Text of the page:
I’ve memorized passages of Scripture by primarily reciting them and I’ve memorized other passages primarily by writing them out. Over the past year I’ve decided that there are benefits to both, so now I incorporate recitation and writing as I memorize Scripture.
Speaking is obviously much quicker than writing, so when I primarily recited my verses I found it difficult to slow down enough to write them accurately, and I would easily miss things. When I primarily wrote my verses out, I struggled to recite them because I wasn’t used to remembering them that quickly. Basically, whether I was reciting or writing it was hard to switch to the other method.
Because I want to know the verses I’m memorizing really well and be able to either recite them or write them out, I decided to practice both ways.
4. Don’t Be Afraid of Memorizing Long Passages
This may seem counter-intuitive, but realizing I could actually memorize long passages of Scripture is what finally got me started in Scripture memory.
When I was first thinking about trying Scripture memory, I assumed that I should just memorize a bunch of individual Bible verses. I had a few concerns, however. First, I didn’t know which verses I should memorize. Second, as I memorized I also wanted to understand each verse in its context. Finally, Scripture memory was a habit that I hoped would continue throughout my life. Memorizing a bunch of individual verses didn’t seem to be the best plan for my goals. But I didn’t think I’d be able to memorize long passages either. So for a few years, even though part of me wanted to memorize Scripture, I didn’t.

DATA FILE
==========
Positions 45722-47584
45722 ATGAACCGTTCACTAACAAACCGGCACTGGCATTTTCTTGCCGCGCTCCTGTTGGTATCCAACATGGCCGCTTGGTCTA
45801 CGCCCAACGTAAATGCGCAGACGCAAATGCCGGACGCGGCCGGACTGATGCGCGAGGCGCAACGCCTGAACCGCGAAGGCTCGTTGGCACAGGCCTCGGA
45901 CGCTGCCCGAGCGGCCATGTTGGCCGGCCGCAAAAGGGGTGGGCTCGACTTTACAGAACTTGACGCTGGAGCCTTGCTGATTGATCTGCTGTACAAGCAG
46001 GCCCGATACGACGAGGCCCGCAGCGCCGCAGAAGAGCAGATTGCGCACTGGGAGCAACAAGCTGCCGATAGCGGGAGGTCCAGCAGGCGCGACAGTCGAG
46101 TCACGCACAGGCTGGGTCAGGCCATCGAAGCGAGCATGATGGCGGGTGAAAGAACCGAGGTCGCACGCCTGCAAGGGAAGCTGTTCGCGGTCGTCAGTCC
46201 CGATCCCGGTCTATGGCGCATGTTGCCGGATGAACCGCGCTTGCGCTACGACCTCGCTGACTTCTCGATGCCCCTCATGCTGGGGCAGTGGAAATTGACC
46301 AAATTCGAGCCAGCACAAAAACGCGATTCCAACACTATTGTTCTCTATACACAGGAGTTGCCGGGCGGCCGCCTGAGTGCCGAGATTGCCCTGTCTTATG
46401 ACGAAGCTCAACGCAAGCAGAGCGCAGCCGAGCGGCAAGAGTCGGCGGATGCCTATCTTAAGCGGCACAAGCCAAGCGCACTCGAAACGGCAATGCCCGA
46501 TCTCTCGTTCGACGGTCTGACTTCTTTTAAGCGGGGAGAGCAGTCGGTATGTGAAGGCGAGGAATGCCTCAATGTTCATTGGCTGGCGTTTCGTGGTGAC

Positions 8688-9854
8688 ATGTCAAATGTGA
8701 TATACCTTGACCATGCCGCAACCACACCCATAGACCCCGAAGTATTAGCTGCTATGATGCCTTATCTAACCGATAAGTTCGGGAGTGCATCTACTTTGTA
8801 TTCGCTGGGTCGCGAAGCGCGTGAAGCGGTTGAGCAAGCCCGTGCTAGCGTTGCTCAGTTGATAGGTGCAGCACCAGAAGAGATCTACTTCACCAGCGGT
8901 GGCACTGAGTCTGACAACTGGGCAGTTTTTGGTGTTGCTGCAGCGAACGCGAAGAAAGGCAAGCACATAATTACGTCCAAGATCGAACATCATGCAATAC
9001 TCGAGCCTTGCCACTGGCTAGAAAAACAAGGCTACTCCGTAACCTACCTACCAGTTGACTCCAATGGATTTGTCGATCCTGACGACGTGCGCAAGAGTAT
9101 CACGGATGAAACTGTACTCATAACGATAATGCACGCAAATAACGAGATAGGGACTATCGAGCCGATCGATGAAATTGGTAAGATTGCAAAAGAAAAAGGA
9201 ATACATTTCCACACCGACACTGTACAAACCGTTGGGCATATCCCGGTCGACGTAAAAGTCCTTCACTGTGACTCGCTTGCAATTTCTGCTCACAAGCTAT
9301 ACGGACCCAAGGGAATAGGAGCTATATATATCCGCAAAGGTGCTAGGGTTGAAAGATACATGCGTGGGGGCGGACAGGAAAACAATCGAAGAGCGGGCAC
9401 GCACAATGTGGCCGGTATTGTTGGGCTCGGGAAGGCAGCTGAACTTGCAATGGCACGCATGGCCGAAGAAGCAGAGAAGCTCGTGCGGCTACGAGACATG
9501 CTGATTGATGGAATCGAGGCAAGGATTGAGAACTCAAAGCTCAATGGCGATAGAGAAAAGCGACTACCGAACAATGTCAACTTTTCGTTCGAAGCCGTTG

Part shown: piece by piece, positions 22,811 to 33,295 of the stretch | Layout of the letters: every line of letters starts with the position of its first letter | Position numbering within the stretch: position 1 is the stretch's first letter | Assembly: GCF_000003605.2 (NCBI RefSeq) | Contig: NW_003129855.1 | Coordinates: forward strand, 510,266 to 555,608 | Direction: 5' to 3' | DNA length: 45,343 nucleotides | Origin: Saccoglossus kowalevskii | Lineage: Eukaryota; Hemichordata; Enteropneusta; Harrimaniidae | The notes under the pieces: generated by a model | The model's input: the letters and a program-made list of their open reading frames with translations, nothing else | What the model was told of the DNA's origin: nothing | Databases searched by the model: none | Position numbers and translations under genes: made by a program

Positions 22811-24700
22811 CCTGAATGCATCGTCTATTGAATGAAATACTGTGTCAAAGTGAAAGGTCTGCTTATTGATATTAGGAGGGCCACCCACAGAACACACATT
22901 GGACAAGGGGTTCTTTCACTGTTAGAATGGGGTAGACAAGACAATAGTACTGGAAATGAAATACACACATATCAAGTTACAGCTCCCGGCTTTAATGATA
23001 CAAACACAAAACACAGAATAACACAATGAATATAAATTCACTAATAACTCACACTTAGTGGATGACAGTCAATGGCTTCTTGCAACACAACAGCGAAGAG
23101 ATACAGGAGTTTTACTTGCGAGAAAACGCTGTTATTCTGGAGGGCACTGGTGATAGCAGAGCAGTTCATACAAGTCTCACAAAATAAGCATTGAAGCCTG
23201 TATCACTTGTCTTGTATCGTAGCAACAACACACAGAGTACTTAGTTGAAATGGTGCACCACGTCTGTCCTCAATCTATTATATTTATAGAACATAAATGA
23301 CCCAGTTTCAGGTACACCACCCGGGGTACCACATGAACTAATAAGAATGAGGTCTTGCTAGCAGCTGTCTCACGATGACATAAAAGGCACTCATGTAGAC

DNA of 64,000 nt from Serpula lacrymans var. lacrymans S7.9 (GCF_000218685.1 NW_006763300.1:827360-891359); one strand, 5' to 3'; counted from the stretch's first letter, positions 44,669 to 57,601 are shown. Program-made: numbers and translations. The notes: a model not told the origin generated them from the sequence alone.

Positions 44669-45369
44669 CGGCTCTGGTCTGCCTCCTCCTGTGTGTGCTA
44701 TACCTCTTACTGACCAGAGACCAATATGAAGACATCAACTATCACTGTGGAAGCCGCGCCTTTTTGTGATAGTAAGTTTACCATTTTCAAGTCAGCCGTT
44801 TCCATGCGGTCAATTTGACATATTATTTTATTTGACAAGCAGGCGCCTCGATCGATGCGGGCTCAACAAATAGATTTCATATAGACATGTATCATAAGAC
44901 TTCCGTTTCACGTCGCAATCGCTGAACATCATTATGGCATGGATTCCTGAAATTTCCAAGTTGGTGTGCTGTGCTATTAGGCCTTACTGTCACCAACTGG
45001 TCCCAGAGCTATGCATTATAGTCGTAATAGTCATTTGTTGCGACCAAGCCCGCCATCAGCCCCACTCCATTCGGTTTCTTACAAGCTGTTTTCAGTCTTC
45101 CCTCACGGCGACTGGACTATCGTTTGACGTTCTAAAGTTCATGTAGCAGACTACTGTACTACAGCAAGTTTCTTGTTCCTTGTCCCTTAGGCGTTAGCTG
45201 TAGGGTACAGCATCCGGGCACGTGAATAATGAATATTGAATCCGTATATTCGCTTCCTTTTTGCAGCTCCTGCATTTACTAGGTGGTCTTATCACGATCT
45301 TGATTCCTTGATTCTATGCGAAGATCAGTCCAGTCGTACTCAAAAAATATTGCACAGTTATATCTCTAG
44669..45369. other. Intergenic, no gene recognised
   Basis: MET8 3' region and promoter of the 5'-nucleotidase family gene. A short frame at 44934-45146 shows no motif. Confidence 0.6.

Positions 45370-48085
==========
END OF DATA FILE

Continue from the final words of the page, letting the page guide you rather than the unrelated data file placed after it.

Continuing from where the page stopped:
Finally I realized that memorizing longer passages, even entire books, was something I could actually do. It took time and effort, but it was possible.
This doesn’t mean that you shouldn’t memorize individual verses, in fact the Scripture memory plan I’m doing right now is primarily made up of individual verses. The point is simply that there are many benefits to memorizing longer passages of Scripture—and that it’s not as impossible as it may seem. By working on one new verse a day, you can have an entire chapter memorized in just a few weeks.
5. Be Consistent
When it comes to memorization, consistent practice is important. Looking at your verses only once or twice a week probably won’t have very good results. Memorizing Scripture takes time as you repeat, recite, and review each verse. It generally takes me at least three days of reviewing a verse before I can really remember it. Even then, I still have to review it regularly for it to stay memorized for an extended period of time.
Some veres come easier than others, but if you’re diligent your efforts will be rewarded. I practice my memory verses five to six days a week, learning a new verse each time. I’m still surprised at the progress I’ve made and how often a verse I’ve memorized comes to mind in relevant situations.
If you want to memorize Scripture, use any of these tips and go for it. I’m sure it will help you to grow in understanding and familiarity with the Bible. Also, be sure to check out our article sharing a variety of Scripture memory tools and resources.
The purpose of this post is to encourage Christians to challenge themselves in their daily walk with Christ. For many, Bible memorization is a great option. There are, however, some conditions which make memorization and recall incredibly difficult, if not impossible. If this is you, the last thing I want is for this article to discourage you. Studying and meditating on the Bible is a worthy pursuit even if memorization is not the result. Reading the Bible out loud, writing passages into a notebook by hand, or listening to an audio Bible are just a few ideas for how you could gain familiarity with a Scripture passage outside of memorization.
If there’s any interest in collecting some of these ideas in a separate article, let me know in the comments.